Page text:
Computer maker Acer hit by ransomware attack demanding $50 million, largest ransom till date

Taiwanese electronics and computer maker Acer has been hit by a ransomware attack where the hackers are demanding $50 million, the largest known ransom to date.

Computer maker Acer hit by ransomware attack demanding $50 million, largest ransom till date

According to Bleeping Computer, hackers have accessed Acer documents that include financial spreadsheets, bank balances and bank communications, reportedly compromising its network via a Microsoft Exchange server vulnerability that has grabbed headlines for the last few days.

“The REvil group that carried out a ransomware attack on Travelex last year is believed to be behind the Acer breach as well,” the report mentioned.

AdvertisementThe ransomware gang has announced on their data leak site that “they had breached Acer and shared some images of allegedly stolen files as proof”.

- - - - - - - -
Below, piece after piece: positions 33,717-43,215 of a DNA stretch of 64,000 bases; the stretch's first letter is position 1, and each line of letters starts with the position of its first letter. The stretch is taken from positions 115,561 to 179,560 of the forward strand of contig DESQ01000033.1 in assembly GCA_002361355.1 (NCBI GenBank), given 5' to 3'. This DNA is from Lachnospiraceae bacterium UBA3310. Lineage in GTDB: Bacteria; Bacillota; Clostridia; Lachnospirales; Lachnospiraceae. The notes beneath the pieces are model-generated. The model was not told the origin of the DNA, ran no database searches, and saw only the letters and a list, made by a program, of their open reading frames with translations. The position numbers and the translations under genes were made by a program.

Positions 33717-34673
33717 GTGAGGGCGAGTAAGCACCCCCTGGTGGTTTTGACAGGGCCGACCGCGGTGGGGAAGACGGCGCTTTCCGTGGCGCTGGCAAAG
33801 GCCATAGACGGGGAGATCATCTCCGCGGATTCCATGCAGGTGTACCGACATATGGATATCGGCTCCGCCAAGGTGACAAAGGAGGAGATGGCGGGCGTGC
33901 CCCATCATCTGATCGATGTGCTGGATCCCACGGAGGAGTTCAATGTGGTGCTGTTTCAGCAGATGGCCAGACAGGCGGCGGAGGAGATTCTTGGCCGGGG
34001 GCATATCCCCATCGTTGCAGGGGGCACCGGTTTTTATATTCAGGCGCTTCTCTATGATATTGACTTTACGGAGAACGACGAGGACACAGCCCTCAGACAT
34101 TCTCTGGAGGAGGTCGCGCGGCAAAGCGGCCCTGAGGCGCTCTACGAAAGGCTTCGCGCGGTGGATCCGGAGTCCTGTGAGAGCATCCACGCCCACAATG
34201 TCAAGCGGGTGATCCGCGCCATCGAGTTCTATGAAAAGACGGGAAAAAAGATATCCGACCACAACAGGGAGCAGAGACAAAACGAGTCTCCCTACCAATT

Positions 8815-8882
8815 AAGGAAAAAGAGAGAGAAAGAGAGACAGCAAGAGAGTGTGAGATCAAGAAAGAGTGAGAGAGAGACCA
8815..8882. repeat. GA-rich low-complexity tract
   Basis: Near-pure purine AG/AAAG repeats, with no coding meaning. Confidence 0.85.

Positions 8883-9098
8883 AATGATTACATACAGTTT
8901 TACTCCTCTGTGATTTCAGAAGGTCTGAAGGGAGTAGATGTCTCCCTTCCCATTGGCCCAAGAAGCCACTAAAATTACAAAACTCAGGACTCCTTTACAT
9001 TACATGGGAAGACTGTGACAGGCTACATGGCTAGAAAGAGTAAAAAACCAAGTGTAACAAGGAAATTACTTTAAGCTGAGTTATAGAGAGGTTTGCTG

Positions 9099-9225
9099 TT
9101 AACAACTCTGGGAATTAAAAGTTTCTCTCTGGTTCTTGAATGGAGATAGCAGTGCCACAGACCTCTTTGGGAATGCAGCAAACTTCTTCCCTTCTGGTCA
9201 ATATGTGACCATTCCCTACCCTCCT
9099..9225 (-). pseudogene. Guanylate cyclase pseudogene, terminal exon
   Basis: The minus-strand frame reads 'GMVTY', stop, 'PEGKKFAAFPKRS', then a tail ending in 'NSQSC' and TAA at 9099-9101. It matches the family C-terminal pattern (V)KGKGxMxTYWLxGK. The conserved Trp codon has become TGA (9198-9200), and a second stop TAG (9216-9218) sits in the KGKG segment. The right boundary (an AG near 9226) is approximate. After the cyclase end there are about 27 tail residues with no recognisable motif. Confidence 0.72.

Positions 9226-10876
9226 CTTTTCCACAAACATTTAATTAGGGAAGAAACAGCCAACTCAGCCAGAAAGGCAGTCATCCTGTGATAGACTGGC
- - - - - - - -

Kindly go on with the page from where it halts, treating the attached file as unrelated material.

“In conversations between the victim and REvil, which started on March 14, the Acer representative showed shock at the massive $50 million demand,” the report mentioned.

Acer said in a statement they have “reported recent abnormal situations” to relevant authorities.

“Companies like us are constantly under attack, and we have reported recent abnormal situations observed to the relevant law enforcement and data protection authorities in multiple countries,” it said.

Acer added that “there is an ongoing investigation and for the sake of security, we are unable to comment on details”.

REvil’s $50 million demand is the largest known ransom to date, with the previous being the $30 million ransom from the Dairy Farm cyberattack, also by the same hacking group.

AdvertisementMeanwhile, reports have claimed that five different hacking groups (including China-backed hacking group called ‘Hafnium’) are exploiting vulnerabilities in the business email servers of Microsoft.

Microsoft has already released an emergency patch for its Exchange Server product, the most popular mail server worldwide.

All incoming and outgoing emails, calendar invitations and virtually anything accessed within Outlook goes through the Exchange server.

AdvertisementA Check Point Research revealed last week that at least 32 Indian organisations have been attacked by hackers who exploited vulnerabilities in unpatched Microsoft business email servers, adding that the finance and banking institutions have been hit the most in the country.

Originally published at Bleeping computer